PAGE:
August 6, 2002
Fire Dept. to Start Reissuing Radios Pulled Last Year
By KEVIN FLYNN
Fire Department will begin reissuing new, but controversial, handheld radios
to firefighters on Staten Island later this month and, if all goes well,
will distribute them citywide in the fall, Fire Commissioner Nicholas
Scoppetta said yesterday.
The city had pulled the radios from service in March 2001, and resumed
using older equipment, after a firefighter's call for help during a Queens
fire went unheard. But the performance of the older equipment on Sept. 11
has been criticized by some fire officers who say communication problems
that day contributed greatly to the deaths of 343 firefighters.
Many firefighters, some using radios as much as 10 years old, apparently
did not hear an evacuation order transmitted before the twin towers
collapsed, a consultant for the city has concluded.
"We've waited long enough on those radios," Capt. Peter Gorman, president
of the Uniformed Fire Officers Association, said at a news conference
yesterday during which he and other fire union leaders urged the city to
accelerate the testing of the radios. Mr. Scoppetta's announcement came
several hours later. Fire officials said the testing schedule had been set
several weeks ago and was not sped up to respond to the unions.
The new radios have passed a battery of tests at the Fire Academy, Mr.
Scoppetta said, and are being evaluated. Although they were supposed to
operate using more advanced digital technology, the radios have been
reprogrammed to operate in so-called analog mode, the same technology as the
existing models. The new radios, however, operate on UHF frequencies, not
VHF frequencies like the old models. They are believed to be better at
penetrating buildings, and the new radios are compatible with police radios.
At the end of this month, all fire companies on Staten Island will be
given the reprogrammed radios for a final eight-week test. Mr. Scoppetta
said preliminary reports from a review committee indicated that the radios
were working well.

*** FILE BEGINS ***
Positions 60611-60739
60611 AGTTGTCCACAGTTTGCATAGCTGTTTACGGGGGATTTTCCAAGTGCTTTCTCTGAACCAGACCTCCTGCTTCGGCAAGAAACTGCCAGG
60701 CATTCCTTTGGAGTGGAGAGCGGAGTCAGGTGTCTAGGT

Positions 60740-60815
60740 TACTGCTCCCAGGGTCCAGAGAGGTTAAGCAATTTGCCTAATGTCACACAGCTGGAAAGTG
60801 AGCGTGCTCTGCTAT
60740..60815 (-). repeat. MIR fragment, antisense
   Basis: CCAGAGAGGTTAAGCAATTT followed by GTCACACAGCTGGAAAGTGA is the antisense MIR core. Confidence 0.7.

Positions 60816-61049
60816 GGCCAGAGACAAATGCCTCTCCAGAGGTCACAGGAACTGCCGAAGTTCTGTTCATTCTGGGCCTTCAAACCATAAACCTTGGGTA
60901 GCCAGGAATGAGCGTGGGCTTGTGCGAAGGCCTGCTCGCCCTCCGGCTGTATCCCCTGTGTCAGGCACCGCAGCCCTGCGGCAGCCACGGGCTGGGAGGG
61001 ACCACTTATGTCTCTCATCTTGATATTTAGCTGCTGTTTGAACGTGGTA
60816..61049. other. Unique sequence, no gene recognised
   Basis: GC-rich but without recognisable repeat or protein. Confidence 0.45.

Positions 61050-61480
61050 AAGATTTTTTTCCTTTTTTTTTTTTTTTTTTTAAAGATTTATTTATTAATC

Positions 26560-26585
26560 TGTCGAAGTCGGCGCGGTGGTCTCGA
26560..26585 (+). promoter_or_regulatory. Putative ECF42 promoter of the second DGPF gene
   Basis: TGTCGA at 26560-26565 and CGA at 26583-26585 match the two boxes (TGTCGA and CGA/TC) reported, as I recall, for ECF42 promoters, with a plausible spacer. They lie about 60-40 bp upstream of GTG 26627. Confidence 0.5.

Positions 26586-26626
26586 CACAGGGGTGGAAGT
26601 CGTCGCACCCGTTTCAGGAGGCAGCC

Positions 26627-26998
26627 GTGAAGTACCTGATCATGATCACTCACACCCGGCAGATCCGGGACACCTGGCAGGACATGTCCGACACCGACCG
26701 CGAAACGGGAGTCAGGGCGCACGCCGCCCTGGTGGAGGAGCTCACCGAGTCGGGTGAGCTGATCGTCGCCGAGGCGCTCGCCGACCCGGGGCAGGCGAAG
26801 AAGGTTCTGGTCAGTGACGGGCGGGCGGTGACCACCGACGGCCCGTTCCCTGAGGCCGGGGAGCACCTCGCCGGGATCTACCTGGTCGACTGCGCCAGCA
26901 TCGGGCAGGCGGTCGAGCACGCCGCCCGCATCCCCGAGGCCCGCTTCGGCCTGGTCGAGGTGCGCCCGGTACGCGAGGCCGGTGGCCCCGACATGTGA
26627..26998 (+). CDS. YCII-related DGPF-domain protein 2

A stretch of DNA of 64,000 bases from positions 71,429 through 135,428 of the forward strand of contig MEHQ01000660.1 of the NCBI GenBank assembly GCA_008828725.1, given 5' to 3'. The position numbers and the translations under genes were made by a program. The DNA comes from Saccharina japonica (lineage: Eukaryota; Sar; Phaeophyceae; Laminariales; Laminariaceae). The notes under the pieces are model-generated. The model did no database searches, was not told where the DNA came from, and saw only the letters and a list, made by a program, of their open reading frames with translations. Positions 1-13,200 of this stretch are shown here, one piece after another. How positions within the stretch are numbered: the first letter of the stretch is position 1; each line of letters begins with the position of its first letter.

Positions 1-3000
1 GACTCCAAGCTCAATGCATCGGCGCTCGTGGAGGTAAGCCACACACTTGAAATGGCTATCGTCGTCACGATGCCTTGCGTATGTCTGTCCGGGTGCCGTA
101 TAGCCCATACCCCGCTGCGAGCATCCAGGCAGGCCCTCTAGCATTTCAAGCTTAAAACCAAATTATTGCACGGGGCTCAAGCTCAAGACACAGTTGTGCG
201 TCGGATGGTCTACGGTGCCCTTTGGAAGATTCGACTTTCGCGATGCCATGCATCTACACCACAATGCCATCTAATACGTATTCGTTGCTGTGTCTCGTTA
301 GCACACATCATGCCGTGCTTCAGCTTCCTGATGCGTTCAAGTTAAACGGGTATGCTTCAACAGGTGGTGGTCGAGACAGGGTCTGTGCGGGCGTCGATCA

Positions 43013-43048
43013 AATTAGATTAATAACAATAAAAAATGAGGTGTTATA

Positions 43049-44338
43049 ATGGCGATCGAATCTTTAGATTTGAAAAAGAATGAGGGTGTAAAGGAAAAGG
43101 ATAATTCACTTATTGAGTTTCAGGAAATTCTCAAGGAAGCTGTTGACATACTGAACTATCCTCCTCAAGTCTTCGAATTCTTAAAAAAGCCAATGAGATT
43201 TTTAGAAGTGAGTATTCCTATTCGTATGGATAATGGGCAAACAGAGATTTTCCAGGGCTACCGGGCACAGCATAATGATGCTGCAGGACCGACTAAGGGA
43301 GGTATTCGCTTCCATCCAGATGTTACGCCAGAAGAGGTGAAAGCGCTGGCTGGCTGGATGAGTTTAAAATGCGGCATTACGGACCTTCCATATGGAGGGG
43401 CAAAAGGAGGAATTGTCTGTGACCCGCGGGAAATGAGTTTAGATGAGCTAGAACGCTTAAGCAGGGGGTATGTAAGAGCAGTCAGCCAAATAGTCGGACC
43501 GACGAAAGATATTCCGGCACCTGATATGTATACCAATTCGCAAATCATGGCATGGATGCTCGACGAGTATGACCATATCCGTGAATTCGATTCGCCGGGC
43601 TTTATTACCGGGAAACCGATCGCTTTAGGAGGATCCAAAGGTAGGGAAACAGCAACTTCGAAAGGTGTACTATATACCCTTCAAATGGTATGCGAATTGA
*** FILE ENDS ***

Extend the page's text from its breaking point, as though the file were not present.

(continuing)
Union officials disputed that assessment. Capt. John Dunne, who is
monitoring the testing for the fire officers union, said the radios were
just a little better than the ones currently in use, and had performed
poorly in several recent tests.
Last Saturday, he said, firefighters who responded to a drill at Chase
Manhattan Plaza in Lower Manhattan were unable to hear messages broadcast
from the basement of the building.
A spokesman for
Motorola, the company that makes
both the old and the new radios, said any communication problems on Sept. 11
or during the drills did not stem from the radios themselves. Rather, the
spokesman, John McFadden, said that any handheld radio would experience
problems operating in a high-rise building that is not equipped with a
repeater, a device that increases the signal.
Mr. Scoppetta said he was trying to have additional repeaters placed in
high-rises or to make use of similar radio equipment that the Police
Department has installed in such buildings. Police officials, whose radios
performed without problems on Sept. 11, said they were considering the
proposal to share equipment.
Even as the city presses forward with its possible solutions, officials
remain unsure what actually went wrong with firefighter communications on
Sept. 11. Initially, officials said the radios did not work well because a
repeater at the World Trade Center had not been operating. But an audiotape
of fire radio transmissions that surfaced in recent weeks has shown that the
repeater did work, at least intermittently, in the south tower.
Officials have been unable to explain why the same repeater apparently
did not work to help transmit messages in the north tower. Two evacuation
orders given in that building were not heard by many firefighters on the
upper floors, investigators have concluded.
According to several survivors, many of these firefighters did not hurry
to get out of the building because they seemed unaware of the evacuation
order and the fact that the south tower had collapsed.
"This administration has a responsibility, regardless of current fiscal
problems, to see that firefighters are properly equipped with radios that
actually work," said Stephen Cassidy, the new president of the Uniformed